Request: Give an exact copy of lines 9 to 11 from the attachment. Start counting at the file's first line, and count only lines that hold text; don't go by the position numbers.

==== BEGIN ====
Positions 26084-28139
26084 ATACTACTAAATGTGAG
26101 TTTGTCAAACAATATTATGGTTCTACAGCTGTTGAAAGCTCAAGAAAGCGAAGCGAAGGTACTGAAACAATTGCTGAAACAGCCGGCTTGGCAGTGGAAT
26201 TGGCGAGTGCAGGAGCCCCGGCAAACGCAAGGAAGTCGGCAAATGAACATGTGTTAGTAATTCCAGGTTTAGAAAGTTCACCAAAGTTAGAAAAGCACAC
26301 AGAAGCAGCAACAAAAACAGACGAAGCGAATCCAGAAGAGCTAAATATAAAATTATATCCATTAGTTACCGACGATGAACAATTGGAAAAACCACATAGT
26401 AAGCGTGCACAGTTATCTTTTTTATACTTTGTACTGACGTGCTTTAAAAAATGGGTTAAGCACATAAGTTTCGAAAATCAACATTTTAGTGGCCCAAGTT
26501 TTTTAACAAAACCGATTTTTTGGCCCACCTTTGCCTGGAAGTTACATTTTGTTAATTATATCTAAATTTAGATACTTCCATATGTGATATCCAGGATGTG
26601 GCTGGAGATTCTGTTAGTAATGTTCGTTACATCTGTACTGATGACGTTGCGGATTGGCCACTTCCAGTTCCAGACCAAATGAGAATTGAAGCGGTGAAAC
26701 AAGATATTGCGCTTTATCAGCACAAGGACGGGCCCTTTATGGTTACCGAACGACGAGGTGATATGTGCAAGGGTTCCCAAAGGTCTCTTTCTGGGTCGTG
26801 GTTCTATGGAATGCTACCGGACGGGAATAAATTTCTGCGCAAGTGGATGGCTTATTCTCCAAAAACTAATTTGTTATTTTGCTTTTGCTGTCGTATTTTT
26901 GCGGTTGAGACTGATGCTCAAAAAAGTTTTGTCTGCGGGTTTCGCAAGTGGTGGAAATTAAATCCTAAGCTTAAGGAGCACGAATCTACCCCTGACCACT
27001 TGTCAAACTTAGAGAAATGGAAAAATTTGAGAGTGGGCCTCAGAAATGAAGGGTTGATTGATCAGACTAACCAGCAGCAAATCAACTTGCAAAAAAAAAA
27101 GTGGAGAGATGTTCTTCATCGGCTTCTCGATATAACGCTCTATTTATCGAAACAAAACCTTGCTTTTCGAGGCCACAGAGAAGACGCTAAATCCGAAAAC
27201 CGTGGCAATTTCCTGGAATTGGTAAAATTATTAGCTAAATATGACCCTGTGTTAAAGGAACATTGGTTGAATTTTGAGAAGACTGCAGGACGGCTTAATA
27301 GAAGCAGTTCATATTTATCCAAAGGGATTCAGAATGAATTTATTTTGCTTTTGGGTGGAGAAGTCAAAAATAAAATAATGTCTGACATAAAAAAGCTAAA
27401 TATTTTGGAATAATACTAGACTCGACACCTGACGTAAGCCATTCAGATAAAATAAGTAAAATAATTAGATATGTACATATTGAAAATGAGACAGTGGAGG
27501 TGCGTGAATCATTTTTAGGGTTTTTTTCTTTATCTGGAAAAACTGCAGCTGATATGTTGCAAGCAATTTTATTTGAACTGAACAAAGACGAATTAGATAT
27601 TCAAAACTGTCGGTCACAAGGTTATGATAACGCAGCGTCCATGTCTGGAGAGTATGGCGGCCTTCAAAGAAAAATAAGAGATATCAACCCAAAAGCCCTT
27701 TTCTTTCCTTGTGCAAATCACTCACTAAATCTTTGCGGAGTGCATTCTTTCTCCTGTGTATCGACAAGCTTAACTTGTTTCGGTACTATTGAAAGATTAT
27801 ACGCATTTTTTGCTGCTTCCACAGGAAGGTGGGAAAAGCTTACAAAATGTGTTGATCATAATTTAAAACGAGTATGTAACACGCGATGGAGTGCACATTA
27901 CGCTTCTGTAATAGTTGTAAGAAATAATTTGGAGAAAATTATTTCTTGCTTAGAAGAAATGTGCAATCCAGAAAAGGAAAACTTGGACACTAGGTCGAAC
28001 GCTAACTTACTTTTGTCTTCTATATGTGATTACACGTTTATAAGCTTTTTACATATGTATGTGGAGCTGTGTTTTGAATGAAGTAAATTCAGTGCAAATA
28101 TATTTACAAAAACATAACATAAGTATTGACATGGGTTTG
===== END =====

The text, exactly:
26701 AAGATATTGCGCTTTATCAGCACAAGGACGGGCCCTTTATGGTTACCGAACGACGAGGTGATATGTGCAAGGGTTCCCAAAGGTCTCTTTCTGGGTCGTG
26801 GTTCTATGGAATGCTACCGGACGGGAATAAATTTCTGCGCAAGTGGATGGCTTATTCTCCAAAAACTAATTTGTTATTTTGCTTTTGCTGTCGTATTTTT
26901 GCGGTTGAGACTGATGCTCAAAAAAGTTTTGTCTGCGGGTTTCGCAAGTGGTGGAAATTAAATCCTAAGCTTAAGGAGCACGAATCTACCCCTGACCACT